Comparison reveals that both systems have elements in common, but there are significant differences in the way the common elements are used. Note the function of historical background studies. We must dismiss the most radical position that mythologizes all biblical reports to the point of disregard for their authenticity. Neither branch of hermeneutic practice among Adventists defends such extremes. As noted earlier, historic Adventist hermeneutic maintains high interest in the study of backgrounds as a basis of understanding customs of the setting from which Bible books come, of value for the light they throw on the Scriptures.

Historical criticism also devotes much attention to backgrounds, but there is profound difference between the usages. Historical Adventist hermeneutics seeks to know how background contributed to events and teachings as the Holy Spirit transmitted divinely-given content within a local environment. In contrast the historical critic pursues how such an interpretation of events as reported in the Bible could have arisen from the background such as we know it. This is treated as a normal process within a given culture. Such an approach may be willing to grant an existential or even mystical insight on the part of the person transmitting the report to us.

Although historical criticism and traditional Adventist hermeneutics share high interest in background studies, how much in common do they really have? Only coincidentally, for the purposes are different. Although historical Adventist hermeneutic performs certain functions historical criticism also performs, the aim and use to which these functions are put are so divergent that we can hardly call them shared functions. Only at the most technical levels do we enter commonality. When interpreting meaning we enter immediately into areas controled by governing presuppositions, which for the critical method are in conflict with genuine respect for God's word. As a system, historical criticism is at such odds with God's self-revelation that no merger or blend of systems is possible without grave jeopardy to a genuinely biblical faith.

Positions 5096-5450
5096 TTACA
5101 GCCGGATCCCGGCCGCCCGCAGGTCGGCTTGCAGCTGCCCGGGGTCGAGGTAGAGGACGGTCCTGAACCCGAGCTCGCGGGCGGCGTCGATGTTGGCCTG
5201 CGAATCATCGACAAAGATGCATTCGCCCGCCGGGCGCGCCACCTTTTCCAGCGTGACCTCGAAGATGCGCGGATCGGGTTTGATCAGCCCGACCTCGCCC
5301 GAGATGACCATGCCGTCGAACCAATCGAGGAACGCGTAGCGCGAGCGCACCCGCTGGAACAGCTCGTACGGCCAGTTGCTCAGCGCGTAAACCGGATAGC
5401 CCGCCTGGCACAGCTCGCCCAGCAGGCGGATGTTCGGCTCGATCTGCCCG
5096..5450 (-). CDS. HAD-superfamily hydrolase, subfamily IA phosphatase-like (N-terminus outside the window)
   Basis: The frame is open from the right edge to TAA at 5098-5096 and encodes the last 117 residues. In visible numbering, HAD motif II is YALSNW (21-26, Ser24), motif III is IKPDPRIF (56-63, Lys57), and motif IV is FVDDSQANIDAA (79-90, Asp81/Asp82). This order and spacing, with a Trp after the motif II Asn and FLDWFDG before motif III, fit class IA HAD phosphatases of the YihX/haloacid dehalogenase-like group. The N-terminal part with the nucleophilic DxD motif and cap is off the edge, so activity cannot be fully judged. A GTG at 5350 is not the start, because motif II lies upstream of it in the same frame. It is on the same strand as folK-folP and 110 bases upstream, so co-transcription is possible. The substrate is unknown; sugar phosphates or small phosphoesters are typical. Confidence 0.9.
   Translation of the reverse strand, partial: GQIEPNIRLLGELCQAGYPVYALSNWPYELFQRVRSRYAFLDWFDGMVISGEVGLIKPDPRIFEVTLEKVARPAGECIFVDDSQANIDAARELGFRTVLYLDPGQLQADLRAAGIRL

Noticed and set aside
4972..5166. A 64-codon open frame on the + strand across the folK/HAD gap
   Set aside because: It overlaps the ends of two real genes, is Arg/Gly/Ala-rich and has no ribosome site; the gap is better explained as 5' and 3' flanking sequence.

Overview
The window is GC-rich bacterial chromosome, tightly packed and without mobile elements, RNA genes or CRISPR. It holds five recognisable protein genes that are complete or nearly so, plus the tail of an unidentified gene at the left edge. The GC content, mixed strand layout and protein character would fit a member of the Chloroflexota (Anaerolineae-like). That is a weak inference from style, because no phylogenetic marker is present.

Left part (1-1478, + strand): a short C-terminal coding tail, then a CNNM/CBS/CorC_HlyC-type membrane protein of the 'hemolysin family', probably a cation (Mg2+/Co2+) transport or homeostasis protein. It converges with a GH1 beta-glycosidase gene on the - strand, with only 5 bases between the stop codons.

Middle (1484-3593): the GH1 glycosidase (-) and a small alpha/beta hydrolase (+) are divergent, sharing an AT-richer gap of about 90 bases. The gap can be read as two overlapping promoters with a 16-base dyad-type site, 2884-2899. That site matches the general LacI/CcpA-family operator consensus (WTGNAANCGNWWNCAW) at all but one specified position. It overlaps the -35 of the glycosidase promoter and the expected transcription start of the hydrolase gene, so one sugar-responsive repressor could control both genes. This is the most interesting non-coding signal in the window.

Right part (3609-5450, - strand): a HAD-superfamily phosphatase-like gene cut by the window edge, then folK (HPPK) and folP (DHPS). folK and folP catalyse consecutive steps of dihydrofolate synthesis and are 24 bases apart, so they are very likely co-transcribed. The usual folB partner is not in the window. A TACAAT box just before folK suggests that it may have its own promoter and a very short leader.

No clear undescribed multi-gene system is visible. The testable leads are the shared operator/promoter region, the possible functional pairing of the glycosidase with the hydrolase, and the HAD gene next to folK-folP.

Two additional elements are worthy of brief attention. The first is epistemology, in essence how we know something. Inquiry here leads us into more fundamental questions yet, for it measures the building blocks of meaning, both at the personal level and that of world view. Some have labeled this field philosophical theology, a forbidding title if ever there was one.

Momentous changes are taking place here. Thought structures of 400 years' standing are coming apart. Contemporary thinking rests on a philosophical system based on (1) naturalism, the premise that our environment, properly studied, can yield satisfying understanding without reference to God, (2) optimism, the premise that since humans are capable of understanding, understanding leads to inevitable progress, (3) objectivism, the concept that the study of our environment must take place in a manner free from subjective opinion, governed by precise laws, and (4) materialism, in this setting meaning that all that is important lies within time and space and can be analyzed with high levels of precision, especially with mathematical tools.

Presently those scientists in touch with the universe in its extremities, with astronomical physicists and nuclear physicists in the lead, are presenting reports of a universe of such proportions that an organizing mind beyond nature must be postulated if what can be observed is to be coherent. Despite punctuating the equilibria of the evolutionary scale, biologists remain light years behind.

In addition there is an increasing sense of human corruptibility. A humanity that can conquer smallpox seems unable to contain the human greed that draws civilization ever closer to self-annihilation. Both Michael Polyani and Thomas Kuhn, neither contaminated with born-again Christianity, have conspired to perform a demolition on the supposed objectivity of science that demands a new examination of its foundations.

Voices from the contemporary community are calling now for the return of the supernatural to modern methodologies. These trends are accelerated with the widespread collapse of Marxist theory, which was the logical culmination of the modernist system.

Those working in biblical hermeneutics must take note of these radical changes, for their impact on the immediate future will be profound. It is ironic that some among us, generations late in boarding the modernist bandwagon, pull themselves aboard just as the entire contraption begins to disintegrate.

Ultimately a major criterion in deciding what hermeneutic should be followed lies in its fruits. Does our hermeneutic lead to a Christ-centered experience in which the word testifies of Him? Does it produce a clearer grasp of what the word actually says? Does it point up the abysmal lostness of humanity and the magnitude of God's rescue, as well as a grander global understanding of His sovereignty over all?

Does it build a strong sense of mission and desire for unity in the church, firing zeal for outreach to our neighbors? Does it lead to numerical and spiritual growth of the family of God and provide practical strength in meeting temptation? Does it lead to a resolve to be prepared for Jesus' early return? Such a hermeneutic carries the marks of being genuinely Adventist and will provide the framework for a growing understanding of God's will.